“The Grand Budapest Hotel” Movie Review


Wes Anderson has a certain tone to his movies. Like many other directors, it doesn’t matter what the source material is, or even how the movie was filmed. The Fantastic Mr. Fox was an animated movie that first released five years ago, but it has the same tone and feel as Anderson’s latest live-action film, The Grand Budapest Hotel. You can even go back to The Royal Tenenbaums or Rushmore, two of Anderson’s older movies, and the same feel is present.

What sets The Grand Budapest Hotel apart from some of Anderson’s other movies is that it’s a little darker. This isn’t Anderson’s first rated R movie, and it’s rather tame for such a rating compared to other modern R-rated movies. However, it’s not the light-hearted Fantastic Mr. Fox, despite the fact that Anderson’s trademark charm flourishes through every moment of the new film.

The long list of surprise (and unsurprising) cameos from well-known actors really adds to the charm of the movie. Some of the cameos are more prominent than others, and you may need to watch the film more than once to catch all of them, but you can’t help but smile when you recognize yet another big name taking up a small role in the movie.

Of course the movie is centered around Ralph Fiennes’ portrayal of M. Gustav, the hotel concierge. He glows with European class, but maintains what many would call an American hustle. His wit, humor, and charm are what drive this movie from beginning to end, but he’s a no-nonsense concierge who takes Tony Revolori’s “Zero”, the hotel lobby boy, under his wing.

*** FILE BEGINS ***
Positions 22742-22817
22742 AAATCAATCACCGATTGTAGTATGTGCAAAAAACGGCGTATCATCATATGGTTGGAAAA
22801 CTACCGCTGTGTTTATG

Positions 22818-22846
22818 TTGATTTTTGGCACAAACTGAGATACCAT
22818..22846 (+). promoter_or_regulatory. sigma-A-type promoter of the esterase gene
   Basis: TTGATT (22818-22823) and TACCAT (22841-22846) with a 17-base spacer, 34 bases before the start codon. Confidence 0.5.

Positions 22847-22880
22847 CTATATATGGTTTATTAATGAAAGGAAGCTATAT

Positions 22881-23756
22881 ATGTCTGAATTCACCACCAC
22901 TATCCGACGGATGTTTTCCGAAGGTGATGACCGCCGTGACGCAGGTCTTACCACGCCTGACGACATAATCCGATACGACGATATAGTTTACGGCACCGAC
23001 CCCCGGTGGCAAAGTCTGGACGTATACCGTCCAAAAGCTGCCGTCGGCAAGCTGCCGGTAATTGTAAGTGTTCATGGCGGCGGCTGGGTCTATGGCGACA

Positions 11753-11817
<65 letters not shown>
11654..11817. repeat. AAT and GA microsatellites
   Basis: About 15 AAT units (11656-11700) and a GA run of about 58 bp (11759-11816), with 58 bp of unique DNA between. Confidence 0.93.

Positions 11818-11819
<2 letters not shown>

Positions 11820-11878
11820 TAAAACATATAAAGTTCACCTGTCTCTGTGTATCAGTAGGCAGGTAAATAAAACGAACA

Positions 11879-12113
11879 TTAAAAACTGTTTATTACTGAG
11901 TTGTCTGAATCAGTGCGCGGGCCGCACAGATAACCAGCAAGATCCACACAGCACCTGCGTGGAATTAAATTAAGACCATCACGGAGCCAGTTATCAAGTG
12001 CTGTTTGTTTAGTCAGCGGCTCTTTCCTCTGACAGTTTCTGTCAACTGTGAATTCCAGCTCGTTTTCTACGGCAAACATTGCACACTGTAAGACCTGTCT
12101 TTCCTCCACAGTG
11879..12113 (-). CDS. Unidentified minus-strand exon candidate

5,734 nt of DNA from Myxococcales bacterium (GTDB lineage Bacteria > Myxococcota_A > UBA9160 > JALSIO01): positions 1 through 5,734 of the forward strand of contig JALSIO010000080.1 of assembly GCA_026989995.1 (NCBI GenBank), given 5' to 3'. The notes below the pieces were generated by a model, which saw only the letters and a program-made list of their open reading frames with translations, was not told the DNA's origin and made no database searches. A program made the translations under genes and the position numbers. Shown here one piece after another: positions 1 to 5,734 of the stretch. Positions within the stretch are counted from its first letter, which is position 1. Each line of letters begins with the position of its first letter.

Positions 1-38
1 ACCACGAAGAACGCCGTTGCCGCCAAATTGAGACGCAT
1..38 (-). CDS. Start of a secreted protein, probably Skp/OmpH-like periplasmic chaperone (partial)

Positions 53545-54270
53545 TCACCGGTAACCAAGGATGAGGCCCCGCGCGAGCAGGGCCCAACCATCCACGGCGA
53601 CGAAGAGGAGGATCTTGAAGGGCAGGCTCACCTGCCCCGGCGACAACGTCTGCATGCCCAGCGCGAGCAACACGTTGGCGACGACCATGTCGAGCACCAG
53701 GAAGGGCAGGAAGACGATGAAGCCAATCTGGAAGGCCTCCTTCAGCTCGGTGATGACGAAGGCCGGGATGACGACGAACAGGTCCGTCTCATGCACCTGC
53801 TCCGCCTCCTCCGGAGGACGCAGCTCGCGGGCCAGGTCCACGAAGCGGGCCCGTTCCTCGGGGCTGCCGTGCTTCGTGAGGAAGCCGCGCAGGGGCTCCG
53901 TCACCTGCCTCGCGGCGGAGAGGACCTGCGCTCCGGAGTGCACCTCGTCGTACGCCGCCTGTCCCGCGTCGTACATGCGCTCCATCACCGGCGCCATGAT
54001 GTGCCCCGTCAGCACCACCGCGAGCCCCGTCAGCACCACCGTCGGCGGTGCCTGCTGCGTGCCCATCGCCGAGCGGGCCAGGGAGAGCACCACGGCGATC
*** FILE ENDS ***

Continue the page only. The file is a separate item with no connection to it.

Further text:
In fact, the relationship between Gustav and Zero may cause one to reflect on their own relationships. Some will see the two like father and son, while others may see them as brothers or close friends. No matter how you view their relationship, it’s one of the most endearing aspects of the film, with their banter being one of the primary catalysts that will keep you entertained throughout.

The way Anderson makes subtle changes to the aspect ratio during key moments of the film also helps to highlight what the characters are going through at the moment, and adds to the general tone of the film. Some may not notice when and how the aspect ratio changes, but the impact on the film is still present. Anderson choose to shoot the film in 1.33, 1.85, and 2.35:1 aspect ratios to go along with each of the timelines featured in the film. The effect may not be as drastic as the aspect ratio changes for IMAX shots in The Dark Knight, but it has a similar impact on the film.

While The Grand Budapest Hotel is a charming, intelligent, charismatic film, it’s certainly not for everyone. There will be some who get bored with the banter or general lack of action scenes, while others will want for a less artistic approach to movie-making. However, if you’re a fan of Wes Anderson movies, The Grand Budapest Hotel will not disappoint. If you’re not a fan, or simply aren’t familiar with Anderson’s work, The Grand Budapest Hotel could easily convince you to watch more of Anderson’s films.

Rating: 8/11

About the movie:

Synopsis: The adventures of Gustave H, a legendary concierge at a famous European hotel between the wars, and Zero Moustafa, the lobby boy who becomes his most trusted friend.Director: Steve Pink

Starring: Ralph Fiennes, F. Murray Abraham, Mathieu Amalric

Releases: March 14, 2014 (Limited)


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F. Murray Abraham, grand budapest hotel, Mathieu Amalric, Ralph Fiennes, wes anderson

Bryan Dawson has been writing professionally since the age of 13. He started his career as a video game writer and has since worked for Random House, Prima Games, DirecTV, IGN, AOL, the British Government, and various other organizations. For GNN, Bryan taps into his passion for movies.

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